Hotel motel tax

Money was made available for the tournament through the city's hotel and motel tax revenues. A portion originally earmarked for the Neosho Holiday Classic basketball tournament held at Neosho High School was not claimed this year — the tournament was scaled back because of COVID-19.

Part of the basis for making that decision, and betting on Hebert, recognized the efforts he and other members of the Neosho Disc Golf Club have made to improve the courses at the town's Morse Park.

"Anyone in Neosho should follow your blueprint," said council member Charles Collinsworth during the meeting. "I see a lot of people start with asking for a handout of money but have no initiative and expect others to do the labor. You've done the labor and worked really hard."

The city offers two 18-hole courses, and Parks Director Clint Dalbom said Hebert and other volunteers were instrumental in designing and improving the courses over the past few years.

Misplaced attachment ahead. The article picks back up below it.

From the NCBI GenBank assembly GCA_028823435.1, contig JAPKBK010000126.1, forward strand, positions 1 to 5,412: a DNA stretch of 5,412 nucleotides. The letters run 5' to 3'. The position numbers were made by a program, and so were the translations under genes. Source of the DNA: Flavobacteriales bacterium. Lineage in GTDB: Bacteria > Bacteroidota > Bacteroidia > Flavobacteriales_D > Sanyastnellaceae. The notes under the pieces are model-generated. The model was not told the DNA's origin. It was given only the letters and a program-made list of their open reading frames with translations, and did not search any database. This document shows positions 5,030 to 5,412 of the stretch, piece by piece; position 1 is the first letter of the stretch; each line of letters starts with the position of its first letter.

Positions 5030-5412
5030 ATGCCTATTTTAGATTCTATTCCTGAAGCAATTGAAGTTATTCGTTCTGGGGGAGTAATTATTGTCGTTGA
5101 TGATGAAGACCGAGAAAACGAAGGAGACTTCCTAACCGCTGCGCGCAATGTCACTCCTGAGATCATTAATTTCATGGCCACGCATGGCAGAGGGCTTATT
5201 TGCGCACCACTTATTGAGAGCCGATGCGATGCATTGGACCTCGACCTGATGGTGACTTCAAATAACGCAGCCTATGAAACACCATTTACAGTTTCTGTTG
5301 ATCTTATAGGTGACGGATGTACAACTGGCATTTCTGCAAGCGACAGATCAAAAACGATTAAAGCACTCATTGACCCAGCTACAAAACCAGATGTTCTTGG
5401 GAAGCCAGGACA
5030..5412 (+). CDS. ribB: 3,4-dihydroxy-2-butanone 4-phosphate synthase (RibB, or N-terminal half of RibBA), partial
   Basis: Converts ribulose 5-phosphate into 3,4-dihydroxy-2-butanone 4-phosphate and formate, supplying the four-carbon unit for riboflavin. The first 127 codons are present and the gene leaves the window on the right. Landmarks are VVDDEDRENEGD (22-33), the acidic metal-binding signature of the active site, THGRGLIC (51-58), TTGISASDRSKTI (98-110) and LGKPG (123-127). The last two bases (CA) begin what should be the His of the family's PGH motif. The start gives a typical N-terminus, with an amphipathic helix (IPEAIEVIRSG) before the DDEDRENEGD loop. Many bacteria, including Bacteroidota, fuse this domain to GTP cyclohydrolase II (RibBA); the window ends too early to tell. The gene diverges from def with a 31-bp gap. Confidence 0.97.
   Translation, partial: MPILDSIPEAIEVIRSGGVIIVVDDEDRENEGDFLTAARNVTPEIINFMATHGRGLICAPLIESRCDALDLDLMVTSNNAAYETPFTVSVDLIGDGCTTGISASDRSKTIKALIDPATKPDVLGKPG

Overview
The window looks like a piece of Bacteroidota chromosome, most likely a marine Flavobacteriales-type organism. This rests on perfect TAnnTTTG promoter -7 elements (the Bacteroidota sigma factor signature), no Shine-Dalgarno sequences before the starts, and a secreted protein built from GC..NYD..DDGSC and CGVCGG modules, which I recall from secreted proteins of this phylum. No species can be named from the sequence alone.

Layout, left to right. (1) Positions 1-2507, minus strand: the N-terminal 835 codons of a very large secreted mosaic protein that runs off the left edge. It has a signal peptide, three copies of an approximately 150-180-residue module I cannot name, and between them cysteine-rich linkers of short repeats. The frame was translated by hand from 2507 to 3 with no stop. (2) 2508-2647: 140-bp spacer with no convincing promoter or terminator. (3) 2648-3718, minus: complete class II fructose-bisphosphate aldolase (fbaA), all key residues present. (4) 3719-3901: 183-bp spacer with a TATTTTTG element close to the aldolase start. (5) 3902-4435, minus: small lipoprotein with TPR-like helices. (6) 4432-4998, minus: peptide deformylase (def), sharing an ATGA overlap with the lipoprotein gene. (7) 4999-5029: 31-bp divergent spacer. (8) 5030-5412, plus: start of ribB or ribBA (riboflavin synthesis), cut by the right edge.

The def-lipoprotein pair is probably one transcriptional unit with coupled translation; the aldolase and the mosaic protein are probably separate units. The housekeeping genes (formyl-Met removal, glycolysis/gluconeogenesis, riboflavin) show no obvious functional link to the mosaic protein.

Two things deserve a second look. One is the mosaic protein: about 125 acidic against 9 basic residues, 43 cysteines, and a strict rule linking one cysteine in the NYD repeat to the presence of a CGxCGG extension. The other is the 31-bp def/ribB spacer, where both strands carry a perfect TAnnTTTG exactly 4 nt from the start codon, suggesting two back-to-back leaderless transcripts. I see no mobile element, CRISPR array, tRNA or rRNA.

Dalbom said after parks employees cleared nonnative, invasive species of trees and bushes from the course, group members plotted holes and worked to install features such as tee pads and baskets.

"(Hebert) and other volunteers provided valuable knowledge and insight into where those areas need to be," Dalbom said. "They made the course interesting and made it flow for disc golfers."

But the same funds won't be automatically available next year for Hebert and other disc golf tournament organizers. In making his pitch, Hebert knows he'll be asked to show evidence of its financial impact, from numbers of participants to proof they stayed in Neosho hotels. Mayor William Doubek said that he was worried competitors in the tournament would choose to stay in Joplin-area hotels for the tournament, not those in Neosho.

Hebert is planning on making budget requests for future years' tournaments because he believes the sport can be a significant influencer for the city. He has seen similar tournaments grow in such a way, such as in Emporia, Kansas, and has studied what those communities did for success.

"I love the sport and want it to grow as much as it can in the town where I live," Hebert said. "This is my way to give back."